And yet, whether it is the new highways, the high-speed rail trains that swept by my bus here in Chinese Central Asia, the unending new wind farms on the steppe or the ceaseless new apartment blocks—or even the very number of terra-cotta warriors themselves—China has always manifested an ambition of jaw-dropping, epic proportions. The sheer scale of it is impressive and frightening, both in antiquity and now. The fissiparous possibilities of China’s geography and ethnic makeup appear more than matched by the unifying force of this ambition.
My journey ends in Kashgar, adjacent to the borders of Kyrgyzstan, Afghanistan, Tajikistan and Pakistan. Eighty percent of the Kashgar region’s population of 4.5 million are Muslim Uighur Turks. The signature event here is the Sunday livestock market, where throngs of Uighur men in wispy beards and flat brocaded caps furiously bargain amid packed masses of sheep, lambs, horses, donkeys, cattle and furry Bactrian camels. The entire scene is veiled by a greasy film of dust, so that your memory of it is in black-and-white rather than color. But as authentic as it might appear to a first-time visitor, the livestock market in 2015 actually represents a more regulated, sanitized version of what I had experienced in 1994. Then, instead of Chinese-built trucks bringing the animals to market, there had been a chaos of donkey carts; and instead of a vast, rectangular space outside town set aside for the weekly event as exists now, the livestock market in the 1990s had been integrated into the bustling, equally chaotic traditional bazaar of Kashgar, with animals jostling against muddy stalls of brass and copper ware, all making for a deafening panorama of visual splendor reminiscent of earlier centuries.
But over twenty-one years, the ability of the Chinese state to extend its reach into the minority desert hinterlands has advanced so much that Kashgar today is a place of new, regimented apartment blocks, with paved streets and a grid pattern, while the animals are kept far from town. It is modernism, deliberately imposed by the Chinese authorities, that is diluting Turkic Uighur culture here. Kashgar is becoming a city of light industry—plastics and electronics—with the workers often imported from the Han core far to the east and housed in these new apartment blocks. The Uighur population fights back by copying mass culture imported from Turkey—the music and dances in the upscale Uighur restaurants are sometimes right out of Turkish television.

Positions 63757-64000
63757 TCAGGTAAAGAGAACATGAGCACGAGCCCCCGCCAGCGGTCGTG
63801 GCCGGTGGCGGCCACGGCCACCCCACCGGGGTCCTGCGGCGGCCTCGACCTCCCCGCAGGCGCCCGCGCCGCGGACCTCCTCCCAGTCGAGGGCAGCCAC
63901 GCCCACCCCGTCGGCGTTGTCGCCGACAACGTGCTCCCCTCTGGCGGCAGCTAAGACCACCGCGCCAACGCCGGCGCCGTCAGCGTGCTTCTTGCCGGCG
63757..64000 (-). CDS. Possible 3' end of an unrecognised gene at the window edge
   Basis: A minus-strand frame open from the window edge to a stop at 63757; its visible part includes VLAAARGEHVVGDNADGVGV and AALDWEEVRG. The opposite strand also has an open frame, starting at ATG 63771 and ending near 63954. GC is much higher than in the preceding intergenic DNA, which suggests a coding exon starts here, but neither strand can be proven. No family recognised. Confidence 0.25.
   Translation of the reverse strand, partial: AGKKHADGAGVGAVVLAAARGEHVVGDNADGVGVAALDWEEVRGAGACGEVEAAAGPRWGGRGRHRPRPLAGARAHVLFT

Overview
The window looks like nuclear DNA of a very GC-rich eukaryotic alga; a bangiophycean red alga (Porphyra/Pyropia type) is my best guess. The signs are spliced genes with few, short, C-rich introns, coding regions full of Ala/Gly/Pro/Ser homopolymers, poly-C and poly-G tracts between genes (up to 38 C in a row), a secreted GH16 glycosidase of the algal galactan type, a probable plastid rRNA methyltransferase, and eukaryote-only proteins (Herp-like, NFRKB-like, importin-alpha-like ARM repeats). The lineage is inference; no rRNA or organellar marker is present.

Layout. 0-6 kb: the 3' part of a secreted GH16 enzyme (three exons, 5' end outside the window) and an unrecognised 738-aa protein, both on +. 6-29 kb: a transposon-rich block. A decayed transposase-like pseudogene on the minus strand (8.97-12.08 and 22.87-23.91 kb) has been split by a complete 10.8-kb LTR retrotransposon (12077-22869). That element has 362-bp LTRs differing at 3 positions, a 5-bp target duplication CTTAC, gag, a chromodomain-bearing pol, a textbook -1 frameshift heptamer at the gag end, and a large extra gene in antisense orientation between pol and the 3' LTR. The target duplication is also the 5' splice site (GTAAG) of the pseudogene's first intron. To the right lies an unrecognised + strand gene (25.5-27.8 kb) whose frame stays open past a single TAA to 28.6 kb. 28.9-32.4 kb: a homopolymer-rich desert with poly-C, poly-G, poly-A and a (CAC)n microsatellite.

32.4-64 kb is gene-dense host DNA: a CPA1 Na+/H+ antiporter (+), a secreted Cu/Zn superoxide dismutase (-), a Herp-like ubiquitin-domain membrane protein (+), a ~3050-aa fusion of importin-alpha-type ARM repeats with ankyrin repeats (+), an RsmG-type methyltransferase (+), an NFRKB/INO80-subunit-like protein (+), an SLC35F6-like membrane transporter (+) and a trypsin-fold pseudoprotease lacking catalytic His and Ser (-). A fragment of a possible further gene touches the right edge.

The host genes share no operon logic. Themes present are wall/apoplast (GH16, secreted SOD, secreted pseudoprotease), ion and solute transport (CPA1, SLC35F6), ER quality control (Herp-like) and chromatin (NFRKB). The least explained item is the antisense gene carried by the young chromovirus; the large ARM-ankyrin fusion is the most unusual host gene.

Whereas the medieval Great Mosque of Xian exudes an elegant confluence of civilizations—Chinese, Arab and Persian—here, deeper along the Silk Road in the twenty-first century, there is evidence of a crude clash. One day I witnessed hundreds of Uighur men with their beards and embroidered hats emerge from the fifteenth-century Id Kah Mosque in the center of Kashgar, only to face a well-organized group of Chinese who were engaged in loud line dancing to music from the movie Rush Hour. Their festivities were timed to coincide with afternoon Muslim prayers. Thus was mass global culture employed as an affront to a very traditional one.
MY ENTIRE trip constituted evidence of a postmodern geopolitical drama. The late Harvard China scholar John King Fairbank once said that China’s sense of itself is based on the cultural difference that exists between this surrounding belt of desert and the sown of China proper—in other words, between the pastoral and the arable. China’s ethnic geography reflects, in the words of Fairbanks and his Boston University colleague Merle Goldman, this “core-periphery” dynamic, with the core being the arable central plain of inner Han China, and the periphery being these pastoral frontier uplands heavily populated by minorities. To the early Chinese, agriculture meant civilization itself: that is, the Middle Kingdom, Zhongguo, which owed nothing to these surrounding peoples of the desert and steppe. From this worldview followed the kind of cultural certainty that China shared with Western Christendom.
The fact that the Chinese state today includes both desert and sown reflects the culmination of a long and thus far triumphant historical process, which, in turn, provides the geographical basis for Chinese power. Indeed, the reason why China is now developing a great naval presence in the South and East China Seas is because China, finally, in modern times, has the ability to do so, a luxury afforded by its erstwhile conquest of the desert and steppe-land periphery going counterclockwise from Manchuria to Inner Mongolia to Xinjiang to Tibet, thus protecting the arable cradle of Han culture from hostile incursions. Secure and dominant on land, Beijing can now go to sea.